Throughout Ericsson’s long history, a phenomenon referred to these days as “skunk works” can be seen as a common thread.

This expression was adopted in the 1940s as “skonk works” by a group of engineers at American plane-maker Lockheed. The term was borrowed from the popular Li’l Abner series, which featured the unfortunate Big Barnsmell, the only worker at a company called Skonk Works, where he earned his living making concentrated skunk oil. The engineers at Lockheed were working on secret assignments in isolation from the rest of the company, and reported to the CEO and nobody else.

The expression subsequently began to be used for the kind of work that did not belong to official tasks, work being done without the consent of the management or at least in parallel with the normal reporting routines. It was a form of civil disobedience that could at some stage turn out to be beneficial for the company – or perhaps not.

There is an obvious romantic luster surrounding the concept of skunk works, another take on the misunderstood genius doing great deeds in his isolated room. At the same time, it could be claimed that Ericsson would hardly exist today without skunk works, at least not as an autonomous company. Åke Lundqvist’s behavior in relationship to the group executive, for example, displayed many features of a skunk works. And much of the IP project in the 1990s in Ericsson was undertaken in a skunk-works spirit.

The unruly, decentralized culture that developed at Ericsson in the 1990s probably provided an advantage during the years of extreme growth, but conditions changed during the crisis years. With Svanberg as CEO, the focus shifted dramatically to centralization, improved procedures and shorter lead times. Is there still scope for skunk works in such a culture?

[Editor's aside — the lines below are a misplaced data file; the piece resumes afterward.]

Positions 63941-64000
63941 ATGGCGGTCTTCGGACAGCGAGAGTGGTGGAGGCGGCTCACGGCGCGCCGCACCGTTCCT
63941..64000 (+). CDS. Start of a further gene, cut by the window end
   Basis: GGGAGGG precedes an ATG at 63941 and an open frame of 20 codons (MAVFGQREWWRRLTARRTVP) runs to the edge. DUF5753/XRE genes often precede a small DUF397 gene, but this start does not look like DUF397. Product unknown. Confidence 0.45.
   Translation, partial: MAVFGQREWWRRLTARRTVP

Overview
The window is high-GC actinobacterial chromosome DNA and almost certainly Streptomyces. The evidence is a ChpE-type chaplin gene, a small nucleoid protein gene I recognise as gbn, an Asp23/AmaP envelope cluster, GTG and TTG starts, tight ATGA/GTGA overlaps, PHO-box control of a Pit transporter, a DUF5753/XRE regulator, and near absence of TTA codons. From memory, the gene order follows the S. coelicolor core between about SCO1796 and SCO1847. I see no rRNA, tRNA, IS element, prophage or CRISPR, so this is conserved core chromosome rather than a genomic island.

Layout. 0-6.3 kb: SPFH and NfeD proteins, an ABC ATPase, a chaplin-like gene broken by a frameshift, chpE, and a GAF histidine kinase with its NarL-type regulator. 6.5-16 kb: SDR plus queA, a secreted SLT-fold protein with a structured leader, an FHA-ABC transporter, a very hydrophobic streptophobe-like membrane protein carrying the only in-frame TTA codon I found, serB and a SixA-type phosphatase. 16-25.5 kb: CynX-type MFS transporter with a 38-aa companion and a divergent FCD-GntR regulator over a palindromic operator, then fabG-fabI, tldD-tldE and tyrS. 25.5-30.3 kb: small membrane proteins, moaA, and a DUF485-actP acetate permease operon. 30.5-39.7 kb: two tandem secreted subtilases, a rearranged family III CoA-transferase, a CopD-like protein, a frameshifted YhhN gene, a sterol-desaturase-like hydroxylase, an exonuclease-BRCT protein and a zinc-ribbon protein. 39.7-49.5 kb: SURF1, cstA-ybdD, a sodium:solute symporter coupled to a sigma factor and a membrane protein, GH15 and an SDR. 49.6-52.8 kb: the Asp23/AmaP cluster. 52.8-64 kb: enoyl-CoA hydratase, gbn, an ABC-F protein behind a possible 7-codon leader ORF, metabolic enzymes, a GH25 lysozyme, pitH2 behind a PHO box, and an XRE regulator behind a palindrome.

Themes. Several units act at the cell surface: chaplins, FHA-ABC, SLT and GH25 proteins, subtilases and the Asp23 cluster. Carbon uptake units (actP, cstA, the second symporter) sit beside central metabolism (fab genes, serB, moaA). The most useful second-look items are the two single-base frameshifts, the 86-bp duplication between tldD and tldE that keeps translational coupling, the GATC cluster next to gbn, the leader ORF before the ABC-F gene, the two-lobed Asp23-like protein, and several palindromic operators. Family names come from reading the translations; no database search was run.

Svanberg says: “It is a question of choosing what to do and what not to do. We have finally started to choose, and that is the same as winding up our skunk works. Success is built on focusing energy and giving it one direction in the organization. Have we succeeded in creating a process that encourages ideas? Can we combine order and creativity? If we can achieve that, skunk works will not be of interest.”

He refers to a basic document produced in the spring of 2003: “It deals with creating a context. If you would categorize anything as important, then it has to be listening to your staff. And if we can devise a good strategy on this basis, through a process in which everyone is involved, we destroy the justification for skunk works.”


Attitudes to skunk works vary, however. Jan Hedlund, trade union representative, says: “There is obvious concern among the unions that when power is centralized the skunk-works element will be eliminated. To some extent it already has been. Everything has to be much more methodical today.

“Rigid hierarchical discipline is not a characteristically Swedish feature. You are not obliged to have the same opinion as your boss. This is, of course, an attitude that can go too far. The greatest threat to creativity today is that there are no extra resources in critical situations. Everything has to be lean.”

Gunnar Sandegren, whose roles have included leading Ericsson’s work in the 3G standardization process, says: “Carl-Henric’s time as CEO has led to centralization and a focus on managers. Managers are often the only ones that count. And Carl-Henric does not accept substitutes either. You have to be on the go 24 hours a day – and you cannot keep that up.”

At the same time, Sandegren says, managers now have to know every detail: “In the past, managers had people they could rely on. There is no scope for that today. I am sure this is for the better: many managers knew far too little about what was going on. It is important to have all the figures in your head.”

A company in crisis, being forced to make cutbacks, may well have to eliminate skunk works. “But not a company that wants to expand and be creative.” And the situation in the telecom world has changed: “Ericsson is supposed to be expanding in a market that is no longer growing. And conditions today are not necessarily comparable to what they used to be,” Sandegren says.

Author: Svenolof Karlsson & Anders Lugn

© Telefonaktiebolaget LM Ericsson and Centre for Business History

Contact info/About the site